Secretary of State Kris Kobach’s antics grow more ridiculous by the day.

His tireless quest to prove rampant voter fraud that doesn’t exist now involves a former Garden City Community College student.

As a 19-year-old at GCCC, Bailey McCaughey voted in the 2016 presidential election in Finney County without knowing her mother in Colorado already had submitted her mail-in ballot.

Voting for the first time in a presidential election should be a highlight for every American. But it became a nightmare for McCaughey, who’s now accused of criminal acts.

She’s among the latest targets of a self-serving Republican who’s desperate to uncover and prosecute anything — including a scant few honest mistakes among voters in Kansas — to power his crusade.

Unfortunately, a Statehouse dominated by ultraconservatives in 2015 gave Kobach the ability to prosecute voter fraud, even though local prosecutors can handle those rare situations.

The real fraud, meanwhile, is Kobach’s claim of illegal immigrants flooding to the polls.

Kobach and fellow ultraconservatives used the lie to push forward impractical restrictions that hindered many prospective, legal voters.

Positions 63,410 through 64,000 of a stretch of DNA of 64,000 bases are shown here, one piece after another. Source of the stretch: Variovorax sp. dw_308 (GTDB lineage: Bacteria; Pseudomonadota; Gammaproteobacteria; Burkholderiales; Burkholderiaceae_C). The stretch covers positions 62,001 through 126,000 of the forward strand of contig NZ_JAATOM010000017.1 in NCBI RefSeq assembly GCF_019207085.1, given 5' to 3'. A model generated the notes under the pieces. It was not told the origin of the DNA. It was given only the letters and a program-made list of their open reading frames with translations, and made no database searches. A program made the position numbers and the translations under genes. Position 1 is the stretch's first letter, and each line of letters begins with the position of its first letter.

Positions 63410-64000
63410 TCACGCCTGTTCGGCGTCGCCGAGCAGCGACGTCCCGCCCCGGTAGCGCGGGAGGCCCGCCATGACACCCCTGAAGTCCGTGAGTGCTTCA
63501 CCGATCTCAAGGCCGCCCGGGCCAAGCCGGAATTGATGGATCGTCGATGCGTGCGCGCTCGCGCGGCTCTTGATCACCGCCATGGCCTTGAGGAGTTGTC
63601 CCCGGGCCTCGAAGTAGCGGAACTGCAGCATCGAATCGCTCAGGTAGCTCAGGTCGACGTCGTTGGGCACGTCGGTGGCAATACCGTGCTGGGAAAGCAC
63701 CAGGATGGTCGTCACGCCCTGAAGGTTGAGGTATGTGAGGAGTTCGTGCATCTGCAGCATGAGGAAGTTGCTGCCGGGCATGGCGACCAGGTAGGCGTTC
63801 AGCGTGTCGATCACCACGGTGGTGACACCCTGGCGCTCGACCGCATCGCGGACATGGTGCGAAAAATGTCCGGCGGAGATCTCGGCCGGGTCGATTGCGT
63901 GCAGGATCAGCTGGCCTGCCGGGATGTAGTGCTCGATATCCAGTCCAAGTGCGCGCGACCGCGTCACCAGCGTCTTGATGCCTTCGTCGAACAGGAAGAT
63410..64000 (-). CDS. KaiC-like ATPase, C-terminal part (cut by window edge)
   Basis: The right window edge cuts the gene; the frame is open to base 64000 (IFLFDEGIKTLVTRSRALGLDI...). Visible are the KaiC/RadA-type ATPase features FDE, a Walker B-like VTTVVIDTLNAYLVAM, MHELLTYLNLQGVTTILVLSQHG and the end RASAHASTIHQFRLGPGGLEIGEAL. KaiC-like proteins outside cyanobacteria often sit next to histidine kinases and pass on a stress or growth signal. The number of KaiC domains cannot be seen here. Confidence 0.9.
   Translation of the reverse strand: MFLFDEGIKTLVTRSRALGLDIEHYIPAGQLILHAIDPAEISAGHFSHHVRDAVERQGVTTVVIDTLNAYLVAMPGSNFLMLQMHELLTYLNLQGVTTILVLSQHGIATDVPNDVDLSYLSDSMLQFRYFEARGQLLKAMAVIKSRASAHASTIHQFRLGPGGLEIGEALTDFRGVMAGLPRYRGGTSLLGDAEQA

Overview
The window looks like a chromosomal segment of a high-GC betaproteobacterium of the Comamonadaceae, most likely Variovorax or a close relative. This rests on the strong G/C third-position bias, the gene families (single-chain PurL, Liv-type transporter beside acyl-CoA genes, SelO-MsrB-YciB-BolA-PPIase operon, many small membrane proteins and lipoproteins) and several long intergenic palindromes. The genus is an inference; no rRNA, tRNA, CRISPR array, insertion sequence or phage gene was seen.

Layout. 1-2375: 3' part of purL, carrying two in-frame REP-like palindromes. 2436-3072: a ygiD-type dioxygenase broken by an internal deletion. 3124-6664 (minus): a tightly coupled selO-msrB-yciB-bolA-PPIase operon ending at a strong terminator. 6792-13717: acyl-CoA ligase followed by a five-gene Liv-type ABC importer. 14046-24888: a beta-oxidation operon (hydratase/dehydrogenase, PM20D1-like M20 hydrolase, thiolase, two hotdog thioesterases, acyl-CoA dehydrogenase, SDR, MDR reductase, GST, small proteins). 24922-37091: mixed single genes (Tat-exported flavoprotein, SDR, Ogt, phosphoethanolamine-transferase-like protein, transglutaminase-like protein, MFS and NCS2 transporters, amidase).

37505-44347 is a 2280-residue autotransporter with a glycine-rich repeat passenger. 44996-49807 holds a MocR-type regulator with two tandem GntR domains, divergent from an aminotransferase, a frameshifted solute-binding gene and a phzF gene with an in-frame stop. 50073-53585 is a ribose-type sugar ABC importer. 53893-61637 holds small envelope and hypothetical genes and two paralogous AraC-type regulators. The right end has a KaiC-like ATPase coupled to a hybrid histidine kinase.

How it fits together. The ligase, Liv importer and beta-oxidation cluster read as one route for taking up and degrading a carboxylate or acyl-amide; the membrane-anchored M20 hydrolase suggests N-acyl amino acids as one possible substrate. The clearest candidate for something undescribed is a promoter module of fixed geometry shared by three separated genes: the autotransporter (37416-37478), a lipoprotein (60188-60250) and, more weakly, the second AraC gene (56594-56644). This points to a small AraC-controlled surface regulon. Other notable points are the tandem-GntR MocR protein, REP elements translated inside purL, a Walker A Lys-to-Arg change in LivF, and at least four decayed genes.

Low voter turnout often favors candidates on the far right. Ultraconservative policymakers out to gain an edge enacted changes, such as an onerous proof-of-citizenship requirement, that sidelined thousands of would-be voters in Kansas.

The assault on voter rights brought a string of legitimate courtroom challenges. President Trump recently disbanded his useless voter fraud commission, with Kobach as vice chairman, amid multiple lawsuits after Kobach asked for personal information on every U.S. voter.

Undeterred, Kobach — a candidate for governor — sought more attention by filing criminal charges in Kansas against McCaughey and Que Fulmer of Syracuse, a property owner in Hamilton County and Colorado who apparently also double voted due to his own misunderstanding.

The goal should be stepped-up education: more information for people who move from state to state or own property in multiple states, for example.

We also need to make the voting process easier, not harder.

But that wouldn’t serve Kobach’s end game. Rather, he’s out to do what it takes to rig election results in his favor — one of many reasons he’s the most unfit of all candidates running for governor of Kansas.